The Crab by Trap fisheries are governed by the Fisheries Act (R.S., 1985, c. F-14) and regulations made thereunder.
Scientific advice for this fishery is peer-reviewed primarily through a committee called the Canadian Science Advisory Secretariat (CSAS).
The primary consultative body for crab is the Crab Sectoral Committee. This committee includes representatives from Fisheries and Oceans Canada, commercial licence eligibility holders, processors, First Nations, recreational harvesters, the Province of BC, and others with an interest in the resource. The Sectoral Committee meets annually (or more frequently as required) to review and provide advice to the Department regarding management issues pertaining to the fishery and on the proposed management plan. Beginning in 2010, the industry sub-committee of the Crab Sectoral Committee also meets annually (or more frequently as required) to address commercial harvester concerns.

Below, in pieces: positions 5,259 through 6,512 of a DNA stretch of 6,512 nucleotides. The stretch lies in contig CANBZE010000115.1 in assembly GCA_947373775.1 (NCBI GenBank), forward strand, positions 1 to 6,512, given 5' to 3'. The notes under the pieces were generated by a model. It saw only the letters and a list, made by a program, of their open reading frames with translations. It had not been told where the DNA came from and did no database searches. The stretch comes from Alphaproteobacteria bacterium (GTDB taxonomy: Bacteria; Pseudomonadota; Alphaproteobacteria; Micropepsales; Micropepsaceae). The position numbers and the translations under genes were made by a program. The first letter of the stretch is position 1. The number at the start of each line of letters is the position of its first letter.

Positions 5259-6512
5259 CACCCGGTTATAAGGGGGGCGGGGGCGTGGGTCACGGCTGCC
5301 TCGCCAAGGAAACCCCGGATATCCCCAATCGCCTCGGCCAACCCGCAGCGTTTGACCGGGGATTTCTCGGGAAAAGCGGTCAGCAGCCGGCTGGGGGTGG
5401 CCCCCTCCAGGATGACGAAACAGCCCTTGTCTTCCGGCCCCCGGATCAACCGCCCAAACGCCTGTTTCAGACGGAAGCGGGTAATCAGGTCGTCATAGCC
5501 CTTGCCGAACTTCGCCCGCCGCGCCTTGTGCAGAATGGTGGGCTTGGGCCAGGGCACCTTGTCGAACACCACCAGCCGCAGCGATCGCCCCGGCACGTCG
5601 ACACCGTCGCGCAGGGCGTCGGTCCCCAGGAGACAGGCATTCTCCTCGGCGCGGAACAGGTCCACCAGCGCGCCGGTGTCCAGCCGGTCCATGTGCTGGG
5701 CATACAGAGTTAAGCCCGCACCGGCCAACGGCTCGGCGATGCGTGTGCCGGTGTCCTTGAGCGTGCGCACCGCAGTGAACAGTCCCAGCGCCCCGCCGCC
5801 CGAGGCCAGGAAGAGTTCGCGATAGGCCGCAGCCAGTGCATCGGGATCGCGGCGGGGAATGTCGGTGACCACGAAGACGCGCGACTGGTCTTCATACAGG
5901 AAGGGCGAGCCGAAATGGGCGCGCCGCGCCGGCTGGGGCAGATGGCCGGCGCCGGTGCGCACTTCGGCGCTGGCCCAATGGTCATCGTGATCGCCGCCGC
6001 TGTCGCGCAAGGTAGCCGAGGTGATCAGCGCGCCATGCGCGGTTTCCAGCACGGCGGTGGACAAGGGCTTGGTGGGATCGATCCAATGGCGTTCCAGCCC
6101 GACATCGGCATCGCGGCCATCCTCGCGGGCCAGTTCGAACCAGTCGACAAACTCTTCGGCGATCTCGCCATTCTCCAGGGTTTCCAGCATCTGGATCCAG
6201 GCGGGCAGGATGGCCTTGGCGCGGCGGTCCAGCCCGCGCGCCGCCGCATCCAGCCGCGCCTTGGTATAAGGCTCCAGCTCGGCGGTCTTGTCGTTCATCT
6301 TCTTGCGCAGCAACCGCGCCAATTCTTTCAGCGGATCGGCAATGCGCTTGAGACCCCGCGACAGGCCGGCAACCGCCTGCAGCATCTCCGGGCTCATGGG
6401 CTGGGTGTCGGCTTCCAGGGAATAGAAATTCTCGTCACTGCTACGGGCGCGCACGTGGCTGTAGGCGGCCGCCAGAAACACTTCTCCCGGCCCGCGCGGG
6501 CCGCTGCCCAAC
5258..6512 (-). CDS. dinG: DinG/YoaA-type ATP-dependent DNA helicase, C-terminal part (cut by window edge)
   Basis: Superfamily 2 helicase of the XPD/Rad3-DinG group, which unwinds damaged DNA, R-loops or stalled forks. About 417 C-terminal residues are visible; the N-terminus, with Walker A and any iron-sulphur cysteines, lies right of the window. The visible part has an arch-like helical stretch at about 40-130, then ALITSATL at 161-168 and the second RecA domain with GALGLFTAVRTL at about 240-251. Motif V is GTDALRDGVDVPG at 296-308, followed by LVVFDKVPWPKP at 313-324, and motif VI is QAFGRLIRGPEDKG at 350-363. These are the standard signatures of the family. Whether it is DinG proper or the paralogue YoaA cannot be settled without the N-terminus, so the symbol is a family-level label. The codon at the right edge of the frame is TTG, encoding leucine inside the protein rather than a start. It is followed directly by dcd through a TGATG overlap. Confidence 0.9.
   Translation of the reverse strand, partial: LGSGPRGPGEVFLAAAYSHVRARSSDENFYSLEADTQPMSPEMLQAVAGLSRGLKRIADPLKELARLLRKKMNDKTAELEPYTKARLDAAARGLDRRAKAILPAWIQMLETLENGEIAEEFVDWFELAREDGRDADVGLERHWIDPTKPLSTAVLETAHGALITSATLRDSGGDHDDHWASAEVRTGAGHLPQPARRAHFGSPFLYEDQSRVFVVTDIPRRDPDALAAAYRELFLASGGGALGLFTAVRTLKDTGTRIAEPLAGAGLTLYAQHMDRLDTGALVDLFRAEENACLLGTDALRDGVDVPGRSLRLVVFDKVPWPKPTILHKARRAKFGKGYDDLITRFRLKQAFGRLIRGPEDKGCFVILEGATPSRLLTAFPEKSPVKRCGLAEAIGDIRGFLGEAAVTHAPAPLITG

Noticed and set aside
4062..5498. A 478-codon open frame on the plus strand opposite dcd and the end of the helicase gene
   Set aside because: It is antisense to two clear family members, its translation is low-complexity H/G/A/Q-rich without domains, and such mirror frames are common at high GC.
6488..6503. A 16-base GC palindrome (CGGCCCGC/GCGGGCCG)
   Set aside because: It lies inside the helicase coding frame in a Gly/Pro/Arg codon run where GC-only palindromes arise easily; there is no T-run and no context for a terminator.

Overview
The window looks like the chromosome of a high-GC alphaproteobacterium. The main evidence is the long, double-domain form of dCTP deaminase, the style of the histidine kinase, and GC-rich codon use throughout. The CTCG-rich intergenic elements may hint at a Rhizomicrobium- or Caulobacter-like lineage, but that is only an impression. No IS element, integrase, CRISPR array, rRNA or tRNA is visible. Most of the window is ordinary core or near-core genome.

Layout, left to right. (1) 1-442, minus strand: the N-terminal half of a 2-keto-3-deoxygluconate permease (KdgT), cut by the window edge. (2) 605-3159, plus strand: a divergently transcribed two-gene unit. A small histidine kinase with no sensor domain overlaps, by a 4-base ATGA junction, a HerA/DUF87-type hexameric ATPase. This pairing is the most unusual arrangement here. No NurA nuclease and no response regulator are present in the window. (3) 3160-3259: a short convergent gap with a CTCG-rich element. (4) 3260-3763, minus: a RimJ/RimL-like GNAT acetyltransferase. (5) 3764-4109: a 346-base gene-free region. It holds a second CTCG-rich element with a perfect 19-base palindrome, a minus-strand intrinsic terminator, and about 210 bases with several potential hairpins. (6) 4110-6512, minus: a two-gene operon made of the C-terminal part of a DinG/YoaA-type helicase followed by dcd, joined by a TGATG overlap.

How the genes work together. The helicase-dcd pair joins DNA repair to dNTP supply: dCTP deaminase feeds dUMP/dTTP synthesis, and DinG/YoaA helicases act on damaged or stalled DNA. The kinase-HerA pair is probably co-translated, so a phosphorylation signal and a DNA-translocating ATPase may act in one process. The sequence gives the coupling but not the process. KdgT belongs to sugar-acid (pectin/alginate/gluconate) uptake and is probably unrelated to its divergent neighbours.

In 2018, a subcommittee of Crab Sectoral members will meet to develop recommendations for DFO on how the process can be amended to better represent the interests of the members.
Compliance plan IFMP Section 9
Conservation and Protection (C & P) staff will pursue opportunities to monitor and enforce this fishery, in conjunction with the monitoring and enforcement priorities directed by senior management in the Pacific Region.
Performance review IFMP Section 11
In efforts to support conservation and compliance within the commercial crab fishery, in-season and post-season reviews will be conducted for 2017. These reviews will include fleet and service provider compliance evaluations.
Fisheries and Oceans Canada contact
For additional information on this IFMP Summary or to request an electronic version of the full IFMP, please contact Jen Gordon at 250-627-3477 or firstname.lastname@example.org